The role of RNase activity of MCPIP includes previously reported inhibition of synthesis of inflammatory cytokines such as IL-1β and IL-6 by causing degradation of their mRNA (12, 14, 15). The anti-Dicer activity would inhibit miR synthesis by its cleavage of the loop from pre-miR. The role of miR in macrophage polarization is only beginning to be elucidated. Using microarrays, changes in miR levels associated with macrophage polarization in human (31) and murine (32) macrophages were examined. The number of miRs that showed significant changes ranged from 109 in murine to 249 in human macrophages, with a dozen or so showing major changes in expression. Obviously, the regulation of processes involved in macrophage polarization by miR remains poorly understood. However, there are examples that point to possible ways by which the anti-Dicer activity of MCPIP would regulate macrophage polarization. Suppression of production of miRs that negatively regulate M2 polarization may promote M2 polarization. miR155 is upregulated in M1 macrophages, where it promotes production of inflammatory MCP-1 and TNF-α (33, 34). It also reduces expression of some M2 markers such as Arg1. We provide evidence that the suppression of synthesis of miR155 and miR125 by MCPIP is probably involved in the induction of M2 polarization. The MCPIP mutant, which has lost anti-Dicer activity, does not suppress the production of these miRs that are known to inhibit M2 polarization and thus lost the ability to induce M2 polarization in murine macrophages. Expression of M2-associated miRs (miR223 and miR146) was enhanced by MCPIP expression, but was downregulated by the RNase mutant. These results suggest that the anti-Dicer activity of MCPIP is involved in M2 polarization. How the miRs regulate macrophage polarization is yet to be fully elucidated.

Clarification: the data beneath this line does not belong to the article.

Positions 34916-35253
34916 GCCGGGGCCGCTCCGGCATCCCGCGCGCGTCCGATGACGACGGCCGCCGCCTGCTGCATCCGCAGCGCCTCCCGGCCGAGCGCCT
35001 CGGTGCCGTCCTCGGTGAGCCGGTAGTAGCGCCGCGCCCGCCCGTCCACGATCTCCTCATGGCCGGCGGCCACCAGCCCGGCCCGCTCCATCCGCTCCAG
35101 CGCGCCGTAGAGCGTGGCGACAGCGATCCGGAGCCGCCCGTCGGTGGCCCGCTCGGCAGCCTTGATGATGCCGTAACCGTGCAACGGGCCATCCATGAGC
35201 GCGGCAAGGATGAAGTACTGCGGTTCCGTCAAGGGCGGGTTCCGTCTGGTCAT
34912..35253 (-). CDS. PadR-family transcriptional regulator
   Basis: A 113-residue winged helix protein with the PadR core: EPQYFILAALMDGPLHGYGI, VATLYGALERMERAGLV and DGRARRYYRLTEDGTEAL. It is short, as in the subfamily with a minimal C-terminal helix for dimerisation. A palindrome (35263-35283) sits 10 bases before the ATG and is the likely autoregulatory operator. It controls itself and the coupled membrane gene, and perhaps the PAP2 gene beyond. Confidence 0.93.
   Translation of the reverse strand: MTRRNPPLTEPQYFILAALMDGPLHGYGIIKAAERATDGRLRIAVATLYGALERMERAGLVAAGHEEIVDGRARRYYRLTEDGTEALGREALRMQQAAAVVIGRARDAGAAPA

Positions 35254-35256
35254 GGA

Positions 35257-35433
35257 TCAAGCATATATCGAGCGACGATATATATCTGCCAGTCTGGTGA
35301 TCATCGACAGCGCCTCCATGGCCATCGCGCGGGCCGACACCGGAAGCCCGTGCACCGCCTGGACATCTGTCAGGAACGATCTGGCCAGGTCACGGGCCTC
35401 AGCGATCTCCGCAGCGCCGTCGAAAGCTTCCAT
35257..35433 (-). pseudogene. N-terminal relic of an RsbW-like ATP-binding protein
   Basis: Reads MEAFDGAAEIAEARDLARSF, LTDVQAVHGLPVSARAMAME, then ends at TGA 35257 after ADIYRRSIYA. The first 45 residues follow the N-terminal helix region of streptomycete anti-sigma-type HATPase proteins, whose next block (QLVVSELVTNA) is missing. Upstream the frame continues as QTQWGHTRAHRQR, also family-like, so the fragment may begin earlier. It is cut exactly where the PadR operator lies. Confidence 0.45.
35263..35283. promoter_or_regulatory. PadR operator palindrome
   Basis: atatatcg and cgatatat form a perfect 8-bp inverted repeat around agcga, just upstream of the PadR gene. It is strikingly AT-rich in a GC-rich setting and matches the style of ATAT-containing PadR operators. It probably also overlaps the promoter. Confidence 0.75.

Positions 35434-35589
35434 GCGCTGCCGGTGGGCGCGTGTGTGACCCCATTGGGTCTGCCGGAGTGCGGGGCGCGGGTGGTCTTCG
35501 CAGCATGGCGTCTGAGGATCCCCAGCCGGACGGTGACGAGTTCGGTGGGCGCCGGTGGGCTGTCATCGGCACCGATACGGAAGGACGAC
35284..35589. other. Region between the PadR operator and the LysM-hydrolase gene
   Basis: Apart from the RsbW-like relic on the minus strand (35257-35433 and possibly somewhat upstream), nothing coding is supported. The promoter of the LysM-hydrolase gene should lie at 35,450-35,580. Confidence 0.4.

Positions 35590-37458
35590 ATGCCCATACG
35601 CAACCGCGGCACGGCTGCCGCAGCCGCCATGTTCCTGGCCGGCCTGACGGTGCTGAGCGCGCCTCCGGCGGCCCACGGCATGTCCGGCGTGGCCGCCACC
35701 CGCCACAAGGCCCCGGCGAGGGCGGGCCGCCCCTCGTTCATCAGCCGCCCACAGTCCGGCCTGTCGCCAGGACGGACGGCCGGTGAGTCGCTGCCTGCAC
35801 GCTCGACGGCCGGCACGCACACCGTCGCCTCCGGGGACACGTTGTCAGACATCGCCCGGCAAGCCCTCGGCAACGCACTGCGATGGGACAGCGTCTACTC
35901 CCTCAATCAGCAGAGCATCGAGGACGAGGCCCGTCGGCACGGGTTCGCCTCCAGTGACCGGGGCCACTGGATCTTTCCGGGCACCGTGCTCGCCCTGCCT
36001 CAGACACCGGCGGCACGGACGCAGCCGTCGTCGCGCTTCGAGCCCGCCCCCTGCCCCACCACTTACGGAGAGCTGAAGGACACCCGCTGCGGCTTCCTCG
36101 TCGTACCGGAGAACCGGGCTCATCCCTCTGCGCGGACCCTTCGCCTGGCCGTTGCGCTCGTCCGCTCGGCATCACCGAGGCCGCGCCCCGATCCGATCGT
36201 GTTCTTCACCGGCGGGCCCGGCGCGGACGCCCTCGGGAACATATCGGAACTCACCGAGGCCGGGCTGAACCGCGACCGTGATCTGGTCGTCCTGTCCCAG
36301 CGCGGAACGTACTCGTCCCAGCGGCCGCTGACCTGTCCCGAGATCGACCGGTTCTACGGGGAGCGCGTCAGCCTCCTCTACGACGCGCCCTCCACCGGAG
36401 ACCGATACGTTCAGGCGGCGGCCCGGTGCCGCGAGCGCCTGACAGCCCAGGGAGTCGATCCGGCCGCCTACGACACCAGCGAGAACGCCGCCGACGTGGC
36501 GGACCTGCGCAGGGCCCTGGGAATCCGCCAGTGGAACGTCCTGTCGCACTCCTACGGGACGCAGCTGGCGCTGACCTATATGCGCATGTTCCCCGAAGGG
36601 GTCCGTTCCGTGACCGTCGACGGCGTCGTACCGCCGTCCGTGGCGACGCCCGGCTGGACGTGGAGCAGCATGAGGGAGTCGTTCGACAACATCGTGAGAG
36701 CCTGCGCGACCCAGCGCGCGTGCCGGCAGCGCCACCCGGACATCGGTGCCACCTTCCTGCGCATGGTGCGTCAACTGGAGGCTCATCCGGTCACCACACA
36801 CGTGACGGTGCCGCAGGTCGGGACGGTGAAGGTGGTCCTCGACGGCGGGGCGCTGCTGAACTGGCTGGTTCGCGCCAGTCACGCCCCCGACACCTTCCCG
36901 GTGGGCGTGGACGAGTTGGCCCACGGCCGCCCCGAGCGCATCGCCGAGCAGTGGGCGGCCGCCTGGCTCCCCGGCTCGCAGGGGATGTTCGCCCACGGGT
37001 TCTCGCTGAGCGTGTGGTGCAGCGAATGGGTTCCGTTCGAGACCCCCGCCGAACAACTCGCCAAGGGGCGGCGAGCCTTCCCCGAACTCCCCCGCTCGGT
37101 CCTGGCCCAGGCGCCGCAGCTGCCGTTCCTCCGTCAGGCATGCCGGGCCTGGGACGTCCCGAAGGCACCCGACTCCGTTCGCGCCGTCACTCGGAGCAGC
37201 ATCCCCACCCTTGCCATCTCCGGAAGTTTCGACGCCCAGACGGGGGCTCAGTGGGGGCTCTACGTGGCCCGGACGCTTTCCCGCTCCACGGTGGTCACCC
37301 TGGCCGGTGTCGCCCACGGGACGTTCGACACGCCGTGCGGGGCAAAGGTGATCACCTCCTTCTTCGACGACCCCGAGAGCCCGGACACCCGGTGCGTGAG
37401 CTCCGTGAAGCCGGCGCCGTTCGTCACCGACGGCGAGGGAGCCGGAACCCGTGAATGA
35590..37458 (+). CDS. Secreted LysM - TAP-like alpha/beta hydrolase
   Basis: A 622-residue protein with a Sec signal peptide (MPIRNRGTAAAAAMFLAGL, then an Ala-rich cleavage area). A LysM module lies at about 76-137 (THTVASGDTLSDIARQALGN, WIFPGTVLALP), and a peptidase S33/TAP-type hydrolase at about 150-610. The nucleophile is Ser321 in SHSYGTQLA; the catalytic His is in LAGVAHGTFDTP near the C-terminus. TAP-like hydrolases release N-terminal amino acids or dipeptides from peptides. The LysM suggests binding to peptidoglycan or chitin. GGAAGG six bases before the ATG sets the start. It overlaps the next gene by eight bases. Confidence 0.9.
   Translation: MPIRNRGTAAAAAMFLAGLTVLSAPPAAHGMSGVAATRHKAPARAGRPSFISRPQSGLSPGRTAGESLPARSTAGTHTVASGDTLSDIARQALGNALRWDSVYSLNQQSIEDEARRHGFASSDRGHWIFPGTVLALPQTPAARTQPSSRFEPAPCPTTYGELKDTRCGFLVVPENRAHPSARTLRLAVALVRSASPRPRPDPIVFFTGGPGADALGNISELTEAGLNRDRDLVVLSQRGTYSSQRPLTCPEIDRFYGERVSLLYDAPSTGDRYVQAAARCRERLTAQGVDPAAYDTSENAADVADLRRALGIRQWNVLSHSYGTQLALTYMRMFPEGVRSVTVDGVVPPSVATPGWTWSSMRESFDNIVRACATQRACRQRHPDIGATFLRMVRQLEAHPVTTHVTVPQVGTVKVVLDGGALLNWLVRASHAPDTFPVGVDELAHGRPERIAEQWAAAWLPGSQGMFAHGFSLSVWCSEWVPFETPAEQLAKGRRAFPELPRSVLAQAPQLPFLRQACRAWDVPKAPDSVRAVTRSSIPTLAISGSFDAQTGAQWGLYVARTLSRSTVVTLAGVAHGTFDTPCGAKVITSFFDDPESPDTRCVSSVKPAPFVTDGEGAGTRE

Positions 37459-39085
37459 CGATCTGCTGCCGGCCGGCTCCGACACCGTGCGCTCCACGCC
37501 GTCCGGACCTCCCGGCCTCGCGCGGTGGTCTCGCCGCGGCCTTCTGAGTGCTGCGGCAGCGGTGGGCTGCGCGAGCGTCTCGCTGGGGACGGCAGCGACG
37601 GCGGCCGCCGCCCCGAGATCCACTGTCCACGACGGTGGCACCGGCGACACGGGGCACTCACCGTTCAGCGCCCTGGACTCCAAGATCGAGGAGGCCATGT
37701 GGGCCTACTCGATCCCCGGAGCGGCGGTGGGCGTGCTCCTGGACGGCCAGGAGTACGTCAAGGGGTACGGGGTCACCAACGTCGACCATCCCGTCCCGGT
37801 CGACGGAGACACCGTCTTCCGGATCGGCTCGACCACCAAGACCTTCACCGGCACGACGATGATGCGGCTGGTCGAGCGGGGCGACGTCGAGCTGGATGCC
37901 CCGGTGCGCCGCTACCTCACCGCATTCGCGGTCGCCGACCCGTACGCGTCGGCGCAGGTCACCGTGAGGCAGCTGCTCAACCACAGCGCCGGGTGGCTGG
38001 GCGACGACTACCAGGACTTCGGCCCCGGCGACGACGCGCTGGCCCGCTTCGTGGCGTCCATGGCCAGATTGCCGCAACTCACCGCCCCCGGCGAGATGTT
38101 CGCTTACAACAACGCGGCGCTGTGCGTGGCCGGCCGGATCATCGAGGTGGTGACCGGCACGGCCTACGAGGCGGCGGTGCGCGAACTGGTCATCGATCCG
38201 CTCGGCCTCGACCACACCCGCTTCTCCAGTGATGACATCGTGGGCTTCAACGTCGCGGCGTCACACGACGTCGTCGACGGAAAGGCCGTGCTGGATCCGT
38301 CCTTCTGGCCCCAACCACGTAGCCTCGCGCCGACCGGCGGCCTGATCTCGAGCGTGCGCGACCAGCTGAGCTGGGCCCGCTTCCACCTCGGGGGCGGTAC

CREB/CEBP cascade causes transcriptional activation of M2 macrophage markers Arg1, IL-10, and MRC1 (28). Arg1 gene promoter has STAT6 and C/EBP sites that are involved in M2 polarization. C/EBP synergizes STAT factors on anti-inflammatory promoters. The M2 program was reported to be specifically sensitive to C/EBP levels (28). An E3 ligase, Nrdp1, was reported to K-63 ubiquitinate C/EBPβ and activate it to enhance transcription of Arg1 in IL-4–polarized macrophages (35). In the macrophages of transgenic mice expressing Nrdp1, not only Arg1, but also other M2 markers such as YM1, FIZZ1, and IL-10 were upregulated. Nrdp1 expression promoted M2 polarization also by inhibiting LPS induction of iNOS, TNF-α, IL-1β, and IL-6 in murine macrophages. Results presented in this work show that IL-4 induces C/EBPβ via MCPIP.